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OM jananIm sAradA devIm Ramakrishnam jagat gurum Pada padme tvayo sritvA pranamAmI muhUrmuhu Revered Swamis and PravrAjikas, my humble pranams. Dear monks and devotees, namaskars. Welcome to Swami SwahAnandajis Memorial service. Today is a day for celebration. It is wonderful to see all of you assembled here today so many different generations of Rev. SwahAnandajis disciples and admirers. We will celebrate Swamis life through reminiscences, videos, and music. But first let us take a moment to turn off our cell phones. III. Now, I shall present the biography of Rev. Swami Swahanandaji Mj. Swami Vivekananda said, Great Leaders are born and not made. Similarly, it may be said that great saints arise from divine intervention. Swami Swahanandajis father, Nirmal Chandra Goswami, a disciple of Holy Mother, asked the Divine Mother for sannyasa. She replied, No my child, but two from your family will come. In the future, both Nirmal Chandras son, Swami SwahAnanda and grandson, Nishit Mj, would fulfill the divine words of the Holy Mother. Swami Swahananda was born on 29 June, 1921 in a village near Habiganj in British India, now Bangladesh, the youngest of three boys. His premonastic name was Bipadbhanjan Goswami. His young pious mother, was only 19 at the time of his birth. At a tender age, Bipadbhanjan frequented the Ramakrishna Math in Habiganj, and was drawn to holy company. Later, at the age of 14, he began correspondence with Revered Swami Akhandanandaji Mj, the then president of the order. In one letter, Akhanandandaji wrote to him, As you are becoming religious from your young days, whatever is good for you will automatically come into your life. And indeed this happened. In 1937, the tender age of 15, he went to Belur Math and received initiation from the then president, Sw. Vijnananadaji, a direct disciple of SRK. During this trip, he also met other great swamis including Swami Abhedanandaji, Swami Suddhanandaji and Premesh Mj. Premesh Mj and Gopesh Mj would mentor and inspire Swami Swahananda in his sadhu life. In one letter, Premesh Mj cautions Swahanandji, My fear is that you may become too religious yet in another, he inspires, Whatever you do and wherever you go, leave your mark. After receiving a double Masters in both English literature and English language, Bipadbhanjan joined the RKM Order in 1947, and was posted as a Superindependent at Vidya Mandir, Sarada Pith. Upon arriving, he asked the seniors, What do you expect us to do for the students, and Swami Shankaranandaji, then vice-president, replied, If you can teach them how to discriminate, rather than reacting, this will be enough.

In 1949, he was posted to Chennai. In 1952, Br. Durgachaitanya performed the Durga Puja at the Chennai Math. The Puja had been revived after a long gap, but would now become permanent in Chennai. In 1956, he received sannyasa and was given the name Swami SwahAnanda. He became the editor of Vedanta Kesari. He was a respected scholar, translating Chandogya Upansihad, Panchadasi, and writing numerous books on spirituality and Hinduism. In 1961, Maharaj became the youngest Swami to head the large New Delhi Center. During his time, 12 Brahmacharis joined under him. Half of them would later become heads of centers, thus earning Maharaj the nickname, King maker. Swami GautamAnandaji, Head of Chennai, was a Brahmachari under Maharaj in Delhi. He said during his last visit to Hollywood, I give 50% of the credit for my monastic life to Rev. Swahanandajiand the other 50% to Rev. Ranga-nAth-Anandaji Mj. In 1968, Maharaj was transferred to S.F. to serve as assistant to Sw. AshokAnandaji. In 1970, he became the first head of the Berkeley Center,. He started two new subcenters in San Jose and Stockton during this time. In 1976, he was transferred to Hollywood as the new head. Now, in the Great Master, sw. Saradananda writes that there are two personality types Vishnu and Shiva (and usually one fits into one of these two categories). Yet Revered Maharaj appeared to blend not only Vishnu and Shiva but even BrahmA in his character. On the one hand, he displayed the Asutosh aspect of Lord Shiva, being easily pleased and giving shelter. From the time he was in Delhi until the end of his life, he has given shelter to more than 40 monastics, both in India and America. Without this support, many may not be in the Order today. On the other hand, he demonstrated the BrahmA Vishnu aspect of sristi-vAdA creation. S.V. said, Expansion is life and contraction is death. Swami Shraddhanandaji once referred to Swami Swahanandaji as the emperor of Delhi. Now, he was elevated into the emperor of North America from coast to coast, sea to shining sea, from California to New York to Washington D.C., to in-between, asked or unasked, official or unofficial, he planted new Centers like seeds 17 in all. Maharaj once told, The easiest thing is to get rid of monastics which leaves an empty ashrama. More difficult, is inspiring others to join. But most difficult, is inspiring them to stay. Rev. Maharaj never saw the monastics in his care as workers of the Ashrama rather, he saw them as instruments to spread Swamijis message and SRKs infinite glory. By giving scope, Maharaj inspired them to manifest their full potential. Finally, just as S.V. was a pioneer in giving the gayatri mantra and sacred thread to the lower castes in India, a pioneer in permitting non-Brahmins to join a monastic Order in India, and taking it even one step further initiating Western males and females into sannyasa, Swami Swahanandaji was the bold follower of Swami Vivekananda. Three things he did first, he convinced the Authorities that people of Indian origin, born in America, should have the option to join in America, rather than having to return India and join second, he began posting western swamis to head sub centers at a time when they were hardly giving lectures elsewhere and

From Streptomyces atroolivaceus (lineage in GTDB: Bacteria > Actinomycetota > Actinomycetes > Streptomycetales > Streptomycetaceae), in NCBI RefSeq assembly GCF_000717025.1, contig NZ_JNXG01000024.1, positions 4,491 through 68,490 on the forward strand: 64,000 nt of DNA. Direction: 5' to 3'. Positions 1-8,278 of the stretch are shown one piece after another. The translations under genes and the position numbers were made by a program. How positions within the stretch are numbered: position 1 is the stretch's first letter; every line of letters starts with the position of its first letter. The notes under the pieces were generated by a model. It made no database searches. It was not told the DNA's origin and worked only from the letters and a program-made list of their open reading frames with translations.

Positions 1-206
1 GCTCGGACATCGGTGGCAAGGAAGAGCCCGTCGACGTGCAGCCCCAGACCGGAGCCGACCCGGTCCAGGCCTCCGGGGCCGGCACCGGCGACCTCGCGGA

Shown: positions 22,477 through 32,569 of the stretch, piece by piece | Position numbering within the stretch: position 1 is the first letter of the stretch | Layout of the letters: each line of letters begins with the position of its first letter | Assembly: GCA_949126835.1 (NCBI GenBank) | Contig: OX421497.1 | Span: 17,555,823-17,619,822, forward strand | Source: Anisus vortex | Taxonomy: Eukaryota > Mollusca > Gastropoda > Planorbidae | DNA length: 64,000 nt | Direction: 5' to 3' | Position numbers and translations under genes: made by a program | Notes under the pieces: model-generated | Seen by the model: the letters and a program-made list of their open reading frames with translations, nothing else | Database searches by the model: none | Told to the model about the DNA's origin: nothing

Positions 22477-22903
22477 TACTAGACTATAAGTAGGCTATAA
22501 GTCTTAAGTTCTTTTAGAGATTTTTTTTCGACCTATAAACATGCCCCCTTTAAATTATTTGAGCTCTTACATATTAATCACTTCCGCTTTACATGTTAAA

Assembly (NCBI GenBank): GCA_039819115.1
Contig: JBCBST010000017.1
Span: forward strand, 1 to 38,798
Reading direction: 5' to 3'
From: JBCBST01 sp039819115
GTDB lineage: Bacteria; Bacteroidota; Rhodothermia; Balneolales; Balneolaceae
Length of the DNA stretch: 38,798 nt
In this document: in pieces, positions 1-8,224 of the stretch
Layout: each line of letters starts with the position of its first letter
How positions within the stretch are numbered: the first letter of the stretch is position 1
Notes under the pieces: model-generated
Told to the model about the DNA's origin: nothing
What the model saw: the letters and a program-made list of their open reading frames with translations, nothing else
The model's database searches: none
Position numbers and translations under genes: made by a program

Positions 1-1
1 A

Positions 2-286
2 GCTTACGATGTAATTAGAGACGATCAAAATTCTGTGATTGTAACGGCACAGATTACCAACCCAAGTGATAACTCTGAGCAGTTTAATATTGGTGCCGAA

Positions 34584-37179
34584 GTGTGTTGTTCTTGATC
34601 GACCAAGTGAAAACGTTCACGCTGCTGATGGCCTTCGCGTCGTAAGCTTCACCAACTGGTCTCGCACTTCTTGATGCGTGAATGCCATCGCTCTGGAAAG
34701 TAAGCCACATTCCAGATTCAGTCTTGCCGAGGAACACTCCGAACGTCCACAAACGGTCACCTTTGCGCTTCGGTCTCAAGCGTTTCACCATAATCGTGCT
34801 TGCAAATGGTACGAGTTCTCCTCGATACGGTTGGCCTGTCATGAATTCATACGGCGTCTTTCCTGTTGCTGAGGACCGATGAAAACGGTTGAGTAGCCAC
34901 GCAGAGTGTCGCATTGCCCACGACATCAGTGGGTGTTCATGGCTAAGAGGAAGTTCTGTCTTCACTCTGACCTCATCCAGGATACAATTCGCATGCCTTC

third, he put a western nun in charge of our Ridgely Center. And as all of you know, all these experiments were successes with a capital S. I would like to conclude with a quote from the Vivekacudamani: SANSKRIT QUOTE VERSE : VERSE 37: ayam swabhAva svata eva yat para It is the inherent nature of great souls to remove the suffering of others without even being asked. Br. Vedachaitanya Vedanta Society Hollywood